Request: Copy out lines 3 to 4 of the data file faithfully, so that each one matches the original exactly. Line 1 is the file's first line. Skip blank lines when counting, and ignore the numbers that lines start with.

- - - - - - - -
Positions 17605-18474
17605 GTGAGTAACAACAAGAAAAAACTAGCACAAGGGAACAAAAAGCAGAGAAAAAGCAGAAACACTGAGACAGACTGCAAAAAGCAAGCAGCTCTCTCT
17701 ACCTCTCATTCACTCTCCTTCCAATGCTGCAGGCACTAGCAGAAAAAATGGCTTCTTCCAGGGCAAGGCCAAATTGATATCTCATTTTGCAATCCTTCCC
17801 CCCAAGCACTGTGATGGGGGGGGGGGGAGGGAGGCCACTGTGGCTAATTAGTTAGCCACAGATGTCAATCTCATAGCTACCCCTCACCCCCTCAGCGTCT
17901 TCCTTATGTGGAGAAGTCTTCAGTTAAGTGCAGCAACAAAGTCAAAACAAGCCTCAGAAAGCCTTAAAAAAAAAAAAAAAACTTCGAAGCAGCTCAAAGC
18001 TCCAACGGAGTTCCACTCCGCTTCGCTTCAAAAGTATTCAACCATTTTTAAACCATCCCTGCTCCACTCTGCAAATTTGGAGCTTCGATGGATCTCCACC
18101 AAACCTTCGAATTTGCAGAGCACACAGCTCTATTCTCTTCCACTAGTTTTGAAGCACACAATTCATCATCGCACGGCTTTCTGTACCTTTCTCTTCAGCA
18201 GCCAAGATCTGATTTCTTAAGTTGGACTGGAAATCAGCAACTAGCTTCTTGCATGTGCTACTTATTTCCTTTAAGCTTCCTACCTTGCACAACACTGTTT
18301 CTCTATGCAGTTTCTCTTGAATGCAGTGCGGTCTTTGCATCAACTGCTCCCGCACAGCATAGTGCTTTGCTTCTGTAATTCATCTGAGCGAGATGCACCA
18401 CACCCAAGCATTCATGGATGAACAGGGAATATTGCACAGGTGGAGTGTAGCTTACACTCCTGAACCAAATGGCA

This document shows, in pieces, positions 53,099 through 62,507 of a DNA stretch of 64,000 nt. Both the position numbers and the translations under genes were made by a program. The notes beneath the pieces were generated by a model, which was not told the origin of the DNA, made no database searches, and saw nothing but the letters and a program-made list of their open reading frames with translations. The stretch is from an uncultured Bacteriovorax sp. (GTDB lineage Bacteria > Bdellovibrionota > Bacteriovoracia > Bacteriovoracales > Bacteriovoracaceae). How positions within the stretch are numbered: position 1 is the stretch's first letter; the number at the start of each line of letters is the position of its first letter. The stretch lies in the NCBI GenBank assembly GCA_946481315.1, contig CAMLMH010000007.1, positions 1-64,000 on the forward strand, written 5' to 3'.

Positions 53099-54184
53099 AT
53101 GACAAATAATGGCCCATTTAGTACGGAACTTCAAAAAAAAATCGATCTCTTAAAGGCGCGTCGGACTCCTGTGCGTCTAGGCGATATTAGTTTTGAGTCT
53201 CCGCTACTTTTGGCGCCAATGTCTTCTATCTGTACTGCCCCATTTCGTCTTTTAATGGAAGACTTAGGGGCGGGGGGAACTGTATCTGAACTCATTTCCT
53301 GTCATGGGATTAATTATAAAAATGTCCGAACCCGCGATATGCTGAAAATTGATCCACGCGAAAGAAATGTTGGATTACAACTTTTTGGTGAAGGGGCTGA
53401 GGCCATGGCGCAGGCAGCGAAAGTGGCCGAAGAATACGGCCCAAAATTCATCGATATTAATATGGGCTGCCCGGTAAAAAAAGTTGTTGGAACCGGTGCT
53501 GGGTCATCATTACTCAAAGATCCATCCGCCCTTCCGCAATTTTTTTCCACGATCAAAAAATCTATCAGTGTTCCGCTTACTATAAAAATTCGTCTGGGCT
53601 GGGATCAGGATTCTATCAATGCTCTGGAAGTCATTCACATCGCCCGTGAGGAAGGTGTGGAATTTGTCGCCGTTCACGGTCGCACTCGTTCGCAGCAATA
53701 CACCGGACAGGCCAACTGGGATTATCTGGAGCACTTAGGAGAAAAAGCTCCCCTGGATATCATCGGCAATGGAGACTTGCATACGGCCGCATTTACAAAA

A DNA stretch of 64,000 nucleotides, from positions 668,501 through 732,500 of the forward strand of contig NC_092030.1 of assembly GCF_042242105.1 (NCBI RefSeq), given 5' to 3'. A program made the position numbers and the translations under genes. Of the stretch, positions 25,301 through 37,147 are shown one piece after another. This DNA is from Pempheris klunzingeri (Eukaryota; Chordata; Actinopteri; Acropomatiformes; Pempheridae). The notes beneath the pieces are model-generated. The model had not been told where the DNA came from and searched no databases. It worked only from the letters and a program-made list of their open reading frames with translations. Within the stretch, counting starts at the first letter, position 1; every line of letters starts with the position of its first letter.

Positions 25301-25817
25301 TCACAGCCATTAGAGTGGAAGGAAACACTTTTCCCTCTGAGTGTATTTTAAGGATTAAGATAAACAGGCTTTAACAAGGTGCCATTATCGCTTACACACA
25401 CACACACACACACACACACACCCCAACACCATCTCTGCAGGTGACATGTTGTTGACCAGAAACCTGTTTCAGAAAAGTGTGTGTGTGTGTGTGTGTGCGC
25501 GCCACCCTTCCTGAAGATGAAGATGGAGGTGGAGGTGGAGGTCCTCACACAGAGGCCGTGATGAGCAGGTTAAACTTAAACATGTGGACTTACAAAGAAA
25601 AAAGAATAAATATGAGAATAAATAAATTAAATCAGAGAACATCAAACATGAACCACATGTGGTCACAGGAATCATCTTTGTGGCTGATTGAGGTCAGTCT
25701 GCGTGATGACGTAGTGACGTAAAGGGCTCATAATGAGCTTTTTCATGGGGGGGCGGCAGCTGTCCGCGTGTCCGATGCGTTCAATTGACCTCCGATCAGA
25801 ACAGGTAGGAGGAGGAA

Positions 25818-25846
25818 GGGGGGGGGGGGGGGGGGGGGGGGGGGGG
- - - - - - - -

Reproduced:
17701 ACCTCTCATTCACTCTCCTTCCAATGCTGCAGGCACTAGCAGAAAAAATGGCTTCTTCCAGGGCAAGGCCAAATTGATATCTCATTTTGCAATCCTTCCC
17801 CCCAAGCACTGTGATGGGGGGGGGGGGAGGGAGGCCACTGTGGCTAATTAGTTAGCCACAGATGTCAATCTCATAGCTACCCCTCACCCCCTCAGCGTCT